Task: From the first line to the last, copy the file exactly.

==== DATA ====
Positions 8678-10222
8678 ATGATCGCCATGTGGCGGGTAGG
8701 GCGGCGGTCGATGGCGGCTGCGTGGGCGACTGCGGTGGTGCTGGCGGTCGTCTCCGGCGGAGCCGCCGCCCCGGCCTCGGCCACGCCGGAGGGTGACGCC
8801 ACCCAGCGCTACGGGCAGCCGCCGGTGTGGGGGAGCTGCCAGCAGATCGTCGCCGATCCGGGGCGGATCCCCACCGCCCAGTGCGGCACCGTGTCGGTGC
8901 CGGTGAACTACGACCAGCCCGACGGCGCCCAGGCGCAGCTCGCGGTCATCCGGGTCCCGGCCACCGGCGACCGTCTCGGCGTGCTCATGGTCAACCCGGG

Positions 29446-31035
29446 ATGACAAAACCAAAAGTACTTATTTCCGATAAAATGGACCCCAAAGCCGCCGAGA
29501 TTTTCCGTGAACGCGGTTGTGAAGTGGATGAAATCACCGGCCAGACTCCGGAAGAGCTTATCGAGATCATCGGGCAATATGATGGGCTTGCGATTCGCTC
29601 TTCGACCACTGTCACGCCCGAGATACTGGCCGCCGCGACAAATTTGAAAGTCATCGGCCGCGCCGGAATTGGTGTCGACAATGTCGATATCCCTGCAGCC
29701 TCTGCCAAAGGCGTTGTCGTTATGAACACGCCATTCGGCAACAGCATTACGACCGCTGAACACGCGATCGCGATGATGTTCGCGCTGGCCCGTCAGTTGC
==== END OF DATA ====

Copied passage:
Positions 8678-10222
8678 ATGATCGCCATGTGGCGGGTAGG
8701 GCGGCGGTCGATGGCGGCTGCGTGGGCGACTGCGGTGGTGCTGGCGGTCGTCTCCGGCGGAGCCGCCGCCCCGGCCTCGGCCACGCCGGAGGGTGACGCC
8801 ACCCAGCGCTACGGGCAGCCGCCGGTGTGGGGGAGCTGCCAGCAGATCGTCGCCGATCCGGGGCGGATCCCCACCGCCCAGTGCGGCACCGTGTCGGTGC
8901 CGGTGAACTACGACCAGCCCGACGGCGCCCAGGCGCAGCTCGCGGTCATCCGGGTCCCGGCCACCGGCGACCGTCTCGGCGTGCTCATGGTCAACCCGGG

Positions 29446-31035
29446 ATGACAAAACCAAAAGTACTTATTTCCGATAAAATGGACCCCAAAGCCGCCGAGA
29501 TTTTCCGTGAACGCGGTTGTGAAGTGGATGAAATCACCGGCCAGACTCCGGAAGAGCTTATCGAGATCATCGGGCAATATGATGGGCTTGCGATTCGCTC
29601 TTCGACCACTGTCACGCCCGAGATACTGGCCGCCGCGACAAATTTGAAAGTCATCGGCCGCGCCGGAATTGGTGTCGACAATGTCGATATCCCTGCAGCC
29701 TCTGCCAAAGGCGTTGTCGTTATGAACACGCCATTCGGCAACAGCATTACGACCGCTGAACACGCGATCGCGATGATGTTCGCGCTGGCCCGTCAGTTGC